Six months later, during Super Bowl XXVII, which the Bills lost to the Dallas Cowboys 52-17, Tracy saw Trevor walking down an aisle of the Rose Bowl toward the field, carrying a sign that read WILL YOU MARRY ME? She chuckled to herself, knowing they had postponed serious talk about that subject because Trevor didn't have enough money for a ring. Hoffman made it to the front row when a security guard stopped him. "But I'm going to ask that cheerleader to marry me," Hoffman said.
"Yeah, right," the guard said. "Where's the ring?" Hoffman produced a ring. He had emptied a long-forgotten bank account that he had built up with money he earned as a kid mowing lawns. The guard laughed and said, "Go right ahead, man."
Tracy still didn't think Trevor was serious—until he dropped to one knee, showed her the ring and asked her to marry him. The rest of the Jills, naturally, cheered.
Hoffman's father, Ed, had also gone to great lengths to find his wife. A former Marine, he became a professional singer who traveled the world. While on tour in England, he met Marguerite French, a ballerina, and they settled in Anaheim. One day, after coming home from yet another tour, Ed was greeted at the door by his firstborn son, Greg. The boy blurted out, "Mommy, who's that?" Ed never toured again. He took a job at an Anaheim post office and moonlighted as an usher at California Angels games, often bringing young Trevor to the ballpark with him. Ed soon became known as the Singing Usher.
"My father was the original closer," Hoffman says. "Once in a while the person who was supposed to sing the national anthem would get stuck in traffic or just couldn't make it. Dad was the guy who saved the day."
Hoffman's older brother Glenn, now a coach with the Los Angeles Dodgers, signed as a shortstop with the Boston Red Sox in 1976. At 10, Trevor joined his brother at Triple A Pawtucket during summer vacation. "We had a name for him: Trouble," says Glenn, a .242 hitter over nine major league seasons. "He was into everything, running around, stealing candy from the clubhouse. He hasn't changed one bit."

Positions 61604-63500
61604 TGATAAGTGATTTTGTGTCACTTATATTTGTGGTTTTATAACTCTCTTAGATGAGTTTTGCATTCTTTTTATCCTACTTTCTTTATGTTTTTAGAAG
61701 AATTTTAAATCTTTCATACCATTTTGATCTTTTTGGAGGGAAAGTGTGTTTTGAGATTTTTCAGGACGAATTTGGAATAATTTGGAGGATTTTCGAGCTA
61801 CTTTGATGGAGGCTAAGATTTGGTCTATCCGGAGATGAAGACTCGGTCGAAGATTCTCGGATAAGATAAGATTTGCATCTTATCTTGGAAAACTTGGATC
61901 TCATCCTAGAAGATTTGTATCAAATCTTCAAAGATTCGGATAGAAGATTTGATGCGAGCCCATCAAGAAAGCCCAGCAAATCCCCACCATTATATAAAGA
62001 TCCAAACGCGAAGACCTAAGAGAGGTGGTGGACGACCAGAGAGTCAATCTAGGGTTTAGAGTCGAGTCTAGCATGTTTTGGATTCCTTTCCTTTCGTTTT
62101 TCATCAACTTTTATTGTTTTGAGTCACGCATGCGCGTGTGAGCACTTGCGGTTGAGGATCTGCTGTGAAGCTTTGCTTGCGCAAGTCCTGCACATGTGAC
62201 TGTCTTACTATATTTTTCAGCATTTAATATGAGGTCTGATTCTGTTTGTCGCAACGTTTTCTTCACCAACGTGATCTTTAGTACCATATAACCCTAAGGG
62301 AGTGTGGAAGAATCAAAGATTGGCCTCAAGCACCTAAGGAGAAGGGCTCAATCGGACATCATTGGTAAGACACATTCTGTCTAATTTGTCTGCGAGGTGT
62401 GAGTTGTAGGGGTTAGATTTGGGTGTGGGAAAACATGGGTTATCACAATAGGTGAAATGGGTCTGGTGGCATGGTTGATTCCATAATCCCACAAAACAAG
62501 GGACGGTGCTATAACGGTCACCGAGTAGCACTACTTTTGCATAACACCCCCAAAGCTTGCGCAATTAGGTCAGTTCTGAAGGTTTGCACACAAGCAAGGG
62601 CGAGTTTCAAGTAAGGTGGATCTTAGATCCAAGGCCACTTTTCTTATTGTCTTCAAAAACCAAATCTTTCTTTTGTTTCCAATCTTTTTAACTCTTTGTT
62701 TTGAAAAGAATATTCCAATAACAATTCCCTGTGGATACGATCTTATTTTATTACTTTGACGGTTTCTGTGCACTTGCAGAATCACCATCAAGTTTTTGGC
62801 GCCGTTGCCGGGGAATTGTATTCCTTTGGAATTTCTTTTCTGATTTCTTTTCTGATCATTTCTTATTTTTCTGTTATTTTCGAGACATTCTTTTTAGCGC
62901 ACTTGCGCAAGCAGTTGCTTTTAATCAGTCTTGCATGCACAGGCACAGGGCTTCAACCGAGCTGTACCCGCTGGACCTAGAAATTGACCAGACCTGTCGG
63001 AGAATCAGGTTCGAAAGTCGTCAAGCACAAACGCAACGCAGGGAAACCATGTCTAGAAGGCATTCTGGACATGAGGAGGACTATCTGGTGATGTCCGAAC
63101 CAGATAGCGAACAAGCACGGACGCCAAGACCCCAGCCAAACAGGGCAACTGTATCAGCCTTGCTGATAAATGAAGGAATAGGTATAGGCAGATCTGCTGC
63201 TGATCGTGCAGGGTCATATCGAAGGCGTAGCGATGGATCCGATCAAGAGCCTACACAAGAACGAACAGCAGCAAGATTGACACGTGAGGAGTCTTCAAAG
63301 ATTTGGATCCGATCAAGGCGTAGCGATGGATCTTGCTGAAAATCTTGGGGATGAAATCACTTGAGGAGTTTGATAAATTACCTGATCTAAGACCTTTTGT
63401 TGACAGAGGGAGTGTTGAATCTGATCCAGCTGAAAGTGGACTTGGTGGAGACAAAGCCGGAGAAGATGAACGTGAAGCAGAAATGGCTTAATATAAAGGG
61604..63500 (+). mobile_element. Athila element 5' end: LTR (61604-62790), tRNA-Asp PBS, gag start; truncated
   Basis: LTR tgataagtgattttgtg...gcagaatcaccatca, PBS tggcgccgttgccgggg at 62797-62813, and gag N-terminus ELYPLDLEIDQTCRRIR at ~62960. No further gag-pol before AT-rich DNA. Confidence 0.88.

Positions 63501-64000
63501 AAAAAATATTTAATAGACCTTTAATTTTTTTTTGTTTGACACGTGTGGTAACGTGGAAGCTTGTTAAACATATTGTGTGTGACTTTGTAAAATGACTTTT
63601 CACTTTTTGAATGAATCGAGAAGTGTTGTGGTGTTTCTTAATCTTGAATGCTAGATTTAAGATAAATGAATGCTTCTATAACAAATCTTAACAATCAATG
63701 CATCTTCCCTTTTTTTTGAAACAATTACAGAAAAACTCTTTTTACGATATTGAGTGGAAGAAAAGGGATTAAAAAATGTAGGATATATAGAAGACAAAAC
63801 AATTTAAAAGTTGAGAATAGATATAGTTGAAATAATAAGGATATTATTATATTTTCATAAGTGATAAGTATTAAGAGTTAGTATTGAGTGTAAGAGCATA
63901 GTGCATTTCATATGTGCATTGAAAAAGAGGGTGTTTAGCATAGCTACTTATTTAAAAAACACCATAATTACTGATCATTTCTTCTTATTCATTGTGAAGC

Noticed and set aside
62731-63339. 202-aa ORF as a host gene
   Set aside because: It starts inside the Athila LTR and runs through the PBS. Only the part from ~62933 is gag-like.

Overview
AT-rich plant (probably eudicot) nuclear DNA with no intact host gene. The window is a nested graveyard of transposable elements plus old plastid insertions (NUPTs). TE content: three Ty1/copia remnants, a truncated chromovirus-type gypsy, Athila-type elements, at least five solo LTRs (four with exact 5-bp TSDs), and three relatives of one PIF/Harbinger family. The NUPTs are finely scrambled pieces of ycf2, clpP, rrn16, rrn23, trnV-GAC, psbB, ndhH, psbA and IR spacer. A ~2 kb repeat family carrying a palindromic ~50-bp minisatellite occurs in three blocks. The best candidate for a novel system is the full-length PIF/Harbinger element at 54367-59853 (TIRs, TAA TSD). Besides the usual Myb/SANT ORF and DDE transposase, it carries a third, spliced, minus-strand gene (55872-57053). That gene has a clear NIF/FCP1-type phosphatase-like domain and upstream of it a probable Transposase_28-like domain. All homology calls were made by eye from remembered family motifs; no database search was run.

Says Trevor, "Glenn was all-everything in high school [Savanna, in Anaheim]. It was very hard for me to follow him. I gave the same effort that he did, but I wasn't as talented. I felt pressure from that."
Nobody offered Trevor a scholarship out of Savanna. He grew three inches the summer after his graduation and continued growing at Cypress ( Calif.) College and then at Arizona, which made him sign a medical waiver before allowing him to play baseball. Trevor's left kidney had stopped functioning when he was six weeks old, prompting doctors to remove it and his parents to raise him with only two admonitions: no football, and drink as much water as possible. " Arizona made me promise if I got hit by a ball and died, they would not be responsible," says Hoffman, who as an infielder batted .321 in two seasons for the Wildcats. "I told them the one kidney I have is on my right side. That's not the side that faces the pitcher when I hit, so it was O.K. They bought it."
In 1989, following his senior season, the Cincinnati Reds drafted Hoffman in the 11th round. One year later, after Hoffman had hit .249 for Rookie League Billings and was on his way to a .212 mark at Class A Charleston, the Reds decided he could not make it to the big leagues as a shortstop. Charleston manager Jim Lett told him to try pitching, a move that is not unheard of in baseball. But Hoffman's success upon switching is the greatest the game has known since 1946, when the Cleveland Indians made a Hall of Fame pitcher out of outfielder Bob Lemon.
"You could see Trevor had arm strength," Lett says. "Once he got on the mound, he wasn't crude at all. The movements came fairly naturally."